Everyone looks for them, but in reality very few have seen them. They have become almost a rarity throughout Europe. Hence, the 500 euro notes (which were not printed at the beginning of this year) are known as "the bin laden", referring to the long-persecuted jihadist terrorist. In Alcobendas, however, one appeared some time ago. "He found a person on the floor of a business and gave it to the Office of Lost Objects," says Antonio Pardo, head of the local police of the Madrid City Council. Since no one claimed it, after three years, it was returned to the person who found it, says Pardo.
Annually they arrive at the consistory, located to the north of the Spanish capital, more than 1,200 objects that have been lost. Of them, only one third are usually given to their legitimate owners, says the police chief. Wallets, clothes, backpacks, watches, computers, tablets and mobiles are the items that crowd the shelves. Since January of this year a solution has been found to connect, almost instantly, with people who have lost some belonging to whoever has found it. At least that's what the four founders of Foundspot are looking for, an application that wants to become the Office of Lost Objects of the future. "In such an advanced world we can talk to anyone anywhere on the planet, but why is it not possible to connect instantly with people who have lost something with whom they have found it?" That was the question that the developers of the project launched when they ventured to develop the idea. Today, your company helps find forgotten items on Iberia group flights (Iberia, Iberia Express, Vueling or Air Nostrum) and in Madrid taxis.
The idea of this solution began to be worked on in 2014. In 2017, the tool was commercialized among large companies and public administrations. "We started with a free platform, which is still in operation today, but now our focus is on the paid version", explains José Postigo, CEO of the firm and one of its creators. In 2018, its first full year in operation of its version for companies, Foundspot billed almost 150,000 euros. The firm – in which they have invested 20,000 euros and employs 13 people – has achieved benefits. "They are anecdotal, given that practically all of the revenues have been invested in adding functionality to the platform," says Postigo. But this year he hopes to go from strength to strength.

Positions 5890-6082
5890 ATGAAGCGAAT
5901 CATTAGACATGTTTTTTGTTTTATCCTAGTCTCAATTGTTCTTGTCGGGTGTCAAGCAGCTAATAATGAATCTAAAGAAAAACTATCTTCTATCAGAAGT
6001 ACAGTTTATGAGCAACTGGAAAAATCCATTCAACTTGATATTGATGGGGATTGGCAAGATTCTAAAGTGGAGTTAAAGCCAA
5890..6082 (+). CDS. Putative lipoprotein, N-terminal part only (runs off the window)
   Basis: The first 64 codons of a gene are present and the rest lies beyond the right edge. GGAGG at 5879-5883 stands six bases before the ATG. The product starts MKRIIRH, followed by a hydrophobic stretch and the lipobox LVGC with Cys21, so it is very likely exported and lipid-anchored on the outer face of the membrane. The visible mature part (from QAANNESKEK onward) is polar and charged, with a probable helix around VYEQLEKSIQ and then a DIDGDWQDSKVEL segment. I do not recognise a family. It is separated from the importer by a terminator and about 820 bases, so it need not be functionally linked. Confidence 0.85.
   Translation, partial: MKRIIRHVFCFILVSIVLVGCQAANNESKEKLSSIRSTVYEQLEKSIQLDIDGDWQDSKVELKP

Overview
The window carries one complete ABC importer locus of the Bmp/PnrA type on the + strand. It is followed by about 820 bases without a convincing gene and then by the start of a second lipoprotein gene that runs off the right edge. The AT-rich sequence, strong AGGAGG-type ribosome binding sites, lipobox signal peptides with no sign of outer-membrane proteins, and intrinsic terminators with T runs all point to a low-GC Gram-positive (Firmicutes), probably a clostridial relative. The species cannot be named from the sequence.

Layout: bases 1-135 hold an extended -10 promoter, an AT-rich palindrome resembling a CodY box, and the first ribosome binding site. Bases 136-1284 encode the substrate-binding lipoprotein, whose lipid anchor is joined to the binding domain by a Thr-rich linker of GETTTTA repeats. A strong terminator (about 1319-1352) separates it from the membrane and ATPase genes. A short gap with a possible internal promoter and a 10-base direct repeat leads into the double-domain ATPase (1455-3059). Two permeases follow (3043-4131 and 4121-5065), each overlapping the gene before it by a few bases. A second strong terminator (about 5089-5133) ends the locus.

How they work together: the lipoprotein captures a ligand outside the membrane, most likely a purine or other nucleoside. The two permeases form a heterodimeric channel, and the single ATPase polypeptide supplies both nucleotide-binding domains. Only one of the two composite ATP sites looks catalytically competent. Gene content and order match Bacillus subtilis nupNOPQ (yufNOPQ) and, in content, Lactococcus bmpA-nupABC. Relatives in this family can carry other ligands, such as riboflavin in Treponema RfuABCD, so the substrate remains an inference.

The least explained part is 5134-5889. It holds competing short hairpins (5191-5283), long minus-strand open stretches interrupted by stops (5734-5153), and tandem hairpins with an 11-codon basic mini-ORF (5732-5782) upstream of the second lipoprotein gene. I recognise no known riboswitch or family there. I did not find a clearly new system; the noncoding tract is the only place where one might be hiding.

Since January 2019, the City of Alcobendas has joined the list of customers of the company. Foundspot, in fact, is an old acquaintance of the consistory. The firm grew there thanks to an acceleration program (StartUp Alcobendas), which drives emerging technology companies. "The platform works thanks to an algorithm that works to find matches between records of lost things and records of found things. And in an instant the connection is made between whoever loses and who finds, "explains Postigo.
For example, a person who has lost something first thing you have to do is enter the lost property page (both Iberia and City of Alcobendas) and give some details of the lost item. In the end, an email must be provided. But this is the first part of the story. On the other hand, the companies that have hired the application must also classify the objects found on the platform.
In this way, the system makes a kind of "match" when the characteristics of the object coincide and sends an email to the user to pick up his lost item or proceed to send it to any destination on the planet. "We are automating the processes," says Postigo. Currently, more than 500 people a day enter the Foundspot platform, through the different companies with which they work. "Our idea is to consolidate ourselves in the transport sector, mainly airlines, and in the public sector (town halls). But we would like to expand to the hotel sector ", concludes the CEO of the company.
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